Bedtime Poetry

Bedtime Poetry


Sometimes when she can’t sleep, she asks me to come in her room to read for a bit. This is after story time, after chatting about the day (or asking questions about evolution like she did tonight when I set her up for drawing), it’s when she should be asleep or on her way. I bring my kindle or the library book I’m reading and sit on her bed to “read in my head” as she likes to call it while she draws. She just doesn’t want to be by herself. I totally get it.

Tonight, as I started Mary Oliver’s A Thousand Mornings, I realized she would like the poems. They are short and beautiful and perfect to hear while drawing pictures of rainbows and hearts, like she was working on tonight.

So I read to her. I read a poem about writing and she interrupted to remind me that I am a writer like the author. I read a poem about a bird and we learned what a privet is. I read a poem about breaking the rules. She didn’t agree with that one at all. Roozle loves rules.

It didn’t help her fall asleep, but we don’t really care. Poetry is always worth it.

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Color, color, color is what I do.

Color, color, color is what I do.


“Do you like reading or writing better?”

“Drawing, but I know that wasn’t one of the choices.”

“Why do you like drawing so much?”

“Because I make pretty pictures.”

“What makes the pictures pretty?”

“Color. Color color color is what I do. Color is what I love.”

“What’s your favorite color?”

“My favorite color is every color in my marker box.”

“How are you learning how to read?”

“My friend helps me. She helps me at school and at the end of the day she reads us stories.
Is reading hard?”

“One time my friend said do you know there’s something on your pants and I was actually wearing tights.”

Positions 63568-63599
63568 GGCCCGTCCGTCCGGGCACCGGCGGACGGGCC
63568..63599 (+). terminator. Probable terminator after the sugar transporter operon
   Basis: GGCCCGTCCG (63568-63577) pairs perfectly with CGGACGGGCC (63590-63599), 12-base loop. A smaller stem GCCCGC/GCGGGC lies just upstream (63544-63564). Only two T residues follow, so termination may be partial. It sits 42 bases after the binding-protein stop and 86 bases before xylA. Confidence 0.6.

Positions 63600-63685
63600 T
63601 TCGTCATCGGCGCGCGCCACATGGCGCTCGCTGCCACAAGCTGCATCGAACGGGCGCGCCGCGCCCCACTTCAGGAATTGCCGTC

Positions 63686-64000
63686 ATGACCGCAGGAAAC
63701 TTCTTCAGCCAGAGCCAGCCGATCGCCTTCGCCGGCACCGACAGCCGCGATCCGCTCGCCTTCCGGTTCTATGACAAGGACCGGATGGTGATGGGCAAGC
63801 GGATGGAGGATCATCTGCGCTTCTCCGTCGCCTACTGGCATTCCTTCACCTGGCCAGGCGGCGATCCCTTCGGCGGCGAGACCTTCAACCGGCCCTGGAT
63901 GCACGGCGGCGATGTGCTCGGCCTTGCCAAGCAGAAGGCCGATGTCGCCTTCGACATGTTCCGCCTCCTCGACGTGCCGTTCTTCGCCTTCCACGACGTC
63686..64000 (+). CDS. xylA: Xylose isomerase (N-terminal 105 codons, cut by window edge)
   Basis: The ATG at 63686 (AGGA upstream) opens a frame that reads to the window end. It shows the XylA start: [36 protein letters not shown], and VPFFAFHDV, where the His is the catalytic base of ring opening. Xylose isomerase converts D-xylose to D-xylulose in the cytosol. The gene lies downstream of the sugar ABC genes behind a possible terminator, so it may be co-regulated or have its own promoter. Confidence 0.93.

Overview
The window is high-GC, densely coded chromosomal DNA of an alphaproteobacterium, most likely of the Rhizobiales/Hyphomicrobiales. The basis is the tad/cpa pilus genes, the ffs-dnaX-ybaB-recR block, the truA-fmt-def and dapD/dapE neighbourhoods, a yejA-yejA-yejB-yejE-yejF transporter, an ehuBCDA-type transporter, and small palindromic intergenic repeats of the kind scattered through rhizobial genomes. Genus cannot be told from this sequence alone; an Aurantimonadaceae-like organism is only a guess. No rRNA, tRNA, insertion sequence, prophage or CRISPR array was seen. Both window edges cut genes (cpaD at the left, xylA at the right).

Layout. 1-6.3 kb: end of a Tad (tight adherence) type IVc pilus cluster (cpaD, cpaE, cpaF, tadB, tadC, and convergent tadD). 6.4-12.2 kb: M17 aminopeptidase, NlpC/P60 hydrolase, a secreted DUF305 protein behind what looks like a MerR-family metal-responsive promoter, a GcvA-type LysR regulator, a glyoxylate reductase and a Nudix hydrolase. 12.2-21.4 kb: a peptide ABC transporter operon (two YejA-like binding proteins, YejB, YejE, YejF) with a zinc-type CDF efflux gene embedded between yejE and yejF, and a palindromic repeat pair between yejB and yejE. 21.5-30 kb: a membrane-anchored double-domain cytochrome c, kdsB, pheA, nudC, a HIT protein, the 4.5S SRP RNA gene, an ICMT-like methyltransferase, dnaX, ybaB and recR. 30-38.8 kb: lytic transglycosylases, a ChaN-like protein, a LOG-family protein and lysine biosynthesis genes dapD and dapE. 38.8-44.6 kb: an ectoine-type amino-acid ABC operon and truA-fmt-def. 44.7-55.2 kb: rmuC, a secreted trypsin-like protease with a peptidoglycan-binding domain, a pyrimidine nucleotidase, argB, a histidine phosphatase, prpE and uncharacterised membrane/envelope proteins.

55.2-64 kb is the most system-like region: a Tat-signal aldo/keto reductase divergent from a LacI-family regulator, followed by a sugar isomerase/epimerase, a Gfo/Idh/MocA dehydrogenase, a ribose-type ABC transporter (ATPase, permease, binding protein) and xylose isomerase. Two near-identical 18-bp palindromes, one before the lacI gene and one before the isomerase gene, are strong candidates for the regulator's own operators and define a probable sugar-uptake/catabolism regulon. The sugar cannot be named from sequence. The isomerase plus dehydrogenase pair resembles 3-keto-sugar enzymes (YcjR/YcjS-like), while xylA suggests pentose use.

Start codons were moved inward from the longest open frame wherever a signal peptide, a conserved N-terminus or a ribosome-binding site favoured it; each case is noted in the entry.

“That’s awful.”

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I told her she could watch endless Dora and Diego if she read a book. She decided to write a book instead. And have a dance party. And trash the house. Good choice, Roozle.

Then tonight, she fell asleep reading. And my heart exploded. Learning to read feels a lot like magic. Even if it’s a bit of a struggle.

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Not Yet

Not Yet


She crawled into my lap and took my book out of my hands. She got comfortable and started looking through it, asking me questions.

What’s this about? Why?

She can’t read yet, but she sees us reading a lot these days. We read with her too, of course.

When I saw Rilke in her little hands, I imagined, just for a second that one day she will be reading Rilke and not just to make me lose my page. Perhaps one day she will love these words as much as I do. Or she won’t and will tell me all about it. I’ll take that too.

I spend a lot of time in the moment these days. If I look ahead, I get overwhelmed, so I try not to. But sometimes, I get a little glimpse into who this kid might become when the train set is away for good and when the marker lines on the table fade.

Childhood goes fast, yes. But I’m not the parent that cries when I give away outgrown clothes. Maybe I’m not sentimental enough. Probably.

For now, I’ll take the visit on the couch. Even if it means I just lost my place.

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There’s A Book In My Pocket

There’s A Book In My Pocket


Sometimes I read Langston Hughes in the parking lot while walking to my car. Or at Roozle’s swim class. Or in line for a latte. Because for a long time I didn’t think I had time to read. Then I realized I was just doing it wrong. All I needed was a book in my pocket.

Now, when I have a few moments, I reach for a book, not my phone. I have a small stack of paperback favorites next to my bed. Salinger, Tolstoy, Rilke. So good. They all fit in my pocket and rotate as needed.

Good job, pocket. Let’s read all the books!

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